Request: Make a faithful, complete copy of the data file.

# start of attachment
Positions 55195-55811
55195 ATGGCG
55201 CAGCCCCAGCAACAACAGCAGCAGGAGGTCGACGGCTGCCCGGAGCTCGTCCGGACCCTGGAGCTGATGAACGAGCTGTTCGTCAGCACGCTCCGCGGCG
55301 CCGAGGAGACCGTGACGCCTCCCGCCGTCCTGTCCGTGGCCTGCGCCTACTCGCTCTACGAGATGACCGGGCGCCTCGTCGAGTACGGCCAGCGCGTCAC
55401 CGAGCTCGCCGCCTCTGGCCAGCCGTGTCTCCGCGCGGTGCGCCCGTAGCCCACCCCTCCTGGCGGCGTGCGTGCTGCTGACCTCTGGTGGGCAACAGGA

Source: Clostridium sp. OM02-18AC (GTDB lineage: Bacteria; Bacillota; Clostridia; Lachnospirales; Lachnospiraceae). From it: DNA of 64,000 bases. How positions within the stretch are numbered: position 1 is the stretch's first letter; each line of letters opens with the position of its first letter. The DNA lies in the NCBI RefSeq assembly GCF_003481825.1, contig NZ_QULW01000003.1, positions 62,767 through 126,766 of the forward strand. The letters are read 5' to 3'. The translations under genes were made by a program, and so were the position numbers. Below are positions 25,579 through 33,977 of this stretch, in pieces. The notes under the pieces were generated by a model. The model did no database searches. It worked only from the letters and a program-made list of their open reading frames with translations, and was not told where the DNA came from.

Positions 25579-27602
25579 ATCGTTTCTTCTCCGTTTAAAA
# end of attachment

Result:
Positions 55195-55811
55195 ATGGCG
55201 CAGCCCCAGCAACAACAGCAGCAGGAGGTCGACGGCTGCCCGGAGCTCGTCCGGACCCTGGAGCTGATGAACGAGCTGTTCGTCAGCACGCTCCGCGGCG
55301 CCGAGGAGACCGTGACGCCTCCCGCCGTCCTGTCCGTGGCCTGCGCCTACTCGCTCTACGAGATGACCGGGCGCCTCGTCGAGTACGGCCAGCGCGTCAC
55401 CGAGCTCGCCGCCTCTGGCCAGCCGTGTCTCCGCGCGGTGCGCCCGTAGCCCACCCCTCCTGGCGGCGTGCGTGCTGCTGACCTCTGGTGGGCAACAGGA

Source: Clostridium sp. OM02-18AC (GTDB lineage: Bacteria; Bacillota; Clostridia; Lachnospirales; Lachnospiraceae). From it: DNA of 64,000 bases. How positions within the stretch are numbered: position 1 is the stretch's first letter; each line of letters opens with the position of its first letter. The DNA lies in the NCBI RefSeq assembly GCF_003481825.1, contig NZ_QULW01000003.1, positions 62,767 through 126,766 of the forward strand. The letters are read 5' to 3'. The translations under genes were made by a program, and so were the position numbers. Below are positions 25,579 through 33,977 of this stretch, in pieces. The notes under the pieces were generated by a model. The model did no database searches. It worked only from the letters and a program-made list of their open reading frames with translations, and was not told where the DNA came from.

Positions 25579-27602
25579 ATCGTTTCTTCTCCGTTTAAAA